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This article claims that one opinion is that the word "Ivri" is related to "Ever", one of Noah's descendants.

The Bible uses the term "Ivri" in many places. Avram was called an "Ivri" (Breishit (Gen.) 14:13). Considering that Ever had many non-Jewish (i.e. non-Abraham) desendants, or for that matter, descendants of Ishma'el or Esav, etc. why aren't these descendants also called "Ivrim" or "Hebrews" based on this definition?

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    Babe Ruth is called the Sultan of Swat because he swat so many home runs. Other players though have hit as many too. Why aren't they all called "Sultans of Swat" based on this definition? – Double AA Nov 1 '16 at 18:53
  • Yona Hanavi " וַיֹּ֥אמֶר אֲלֵיהֶ֖ם עִבְרִ֣י אָנֹ֑כִי" – kouty Nov 1 '16 at 19:52
  • what about מעבר לנהר – kouty Nov 1 '16 at 20:04
  • @kouty, "Ivri" is used in numerous places in Tanac"h. In the Torah, Avra(ha)m and Yosef are called Ivrim. I know about Yonah. (Moshe, interestingly, was referred as being a "mitzri" - Egyptian.). At any rate, I mentioned the 1st occurrence of the term in Tanac"h. – DanF Nov 1 '16 at 22:47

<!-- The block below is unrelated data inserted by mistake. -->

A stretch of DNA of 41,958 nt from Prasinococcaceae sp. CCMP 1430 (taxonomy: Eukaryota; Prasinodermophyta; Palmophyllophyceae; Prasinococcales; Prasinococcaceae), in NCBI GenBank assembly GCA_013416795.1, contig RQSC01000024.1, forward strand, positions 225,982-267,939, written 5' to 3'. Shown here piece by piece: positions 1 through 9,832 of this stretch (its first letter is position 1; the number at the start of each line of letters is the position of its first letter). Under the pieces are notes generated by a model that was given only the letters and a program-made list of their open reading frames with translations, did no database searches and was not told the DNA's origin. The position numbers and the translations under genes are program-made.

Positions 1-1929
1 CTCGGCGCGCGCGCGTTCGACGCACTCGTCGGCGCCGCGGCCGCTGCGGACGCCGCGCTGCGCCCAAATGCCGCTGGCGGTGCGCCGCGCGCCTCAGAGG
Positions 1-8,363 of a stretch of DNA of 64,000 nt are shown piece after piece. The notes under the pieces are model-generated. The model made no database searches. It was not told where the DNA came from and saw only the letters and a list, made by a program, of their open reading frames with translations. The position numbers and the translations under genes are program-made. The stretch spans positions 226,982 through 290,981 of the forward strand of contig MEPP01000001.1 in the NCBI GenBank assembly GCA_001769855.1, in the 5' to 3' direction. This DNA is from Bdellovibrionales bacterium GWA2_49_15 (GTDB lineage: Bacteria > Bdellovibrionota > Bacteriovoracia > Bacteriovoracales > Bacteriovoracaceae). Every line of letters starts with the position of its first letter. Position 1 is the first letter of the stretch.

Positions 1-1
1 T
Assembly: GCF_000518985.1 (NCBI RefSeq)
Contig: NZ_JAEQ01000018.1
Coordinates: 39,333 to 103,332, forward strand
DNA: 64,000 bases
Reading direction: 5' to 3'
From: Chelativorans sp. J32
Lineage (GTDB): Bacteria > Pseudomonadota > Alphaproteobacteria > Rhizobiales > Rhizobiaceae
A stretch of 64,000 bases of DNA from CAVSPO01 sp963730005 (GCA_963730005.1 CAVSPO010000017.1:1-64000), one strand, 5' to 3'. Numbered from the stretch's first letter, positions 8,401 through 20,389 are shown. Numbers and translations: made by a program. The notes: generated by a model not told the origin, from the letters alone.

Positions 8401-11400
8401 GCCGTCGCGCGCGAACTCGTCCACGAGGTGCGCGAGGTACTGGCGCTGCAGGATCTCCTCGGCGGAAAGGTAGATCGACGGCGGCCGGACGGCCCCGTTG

• This article claims... Which article? – mevaqesh Nov 1 '16 at 23:20
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Ignoring the other etymological possibilities for the term "Ivri" which would preclude all but Avraham's descendants, the Stone Chumash (Gen 14:13, page 63) reads

Only Abraham's descendants are called "Ivrim" for they alone spoke Hebrew, Eber's language. Eber's other descendants spoke Aramaic, and are called Arameans. (Radak)

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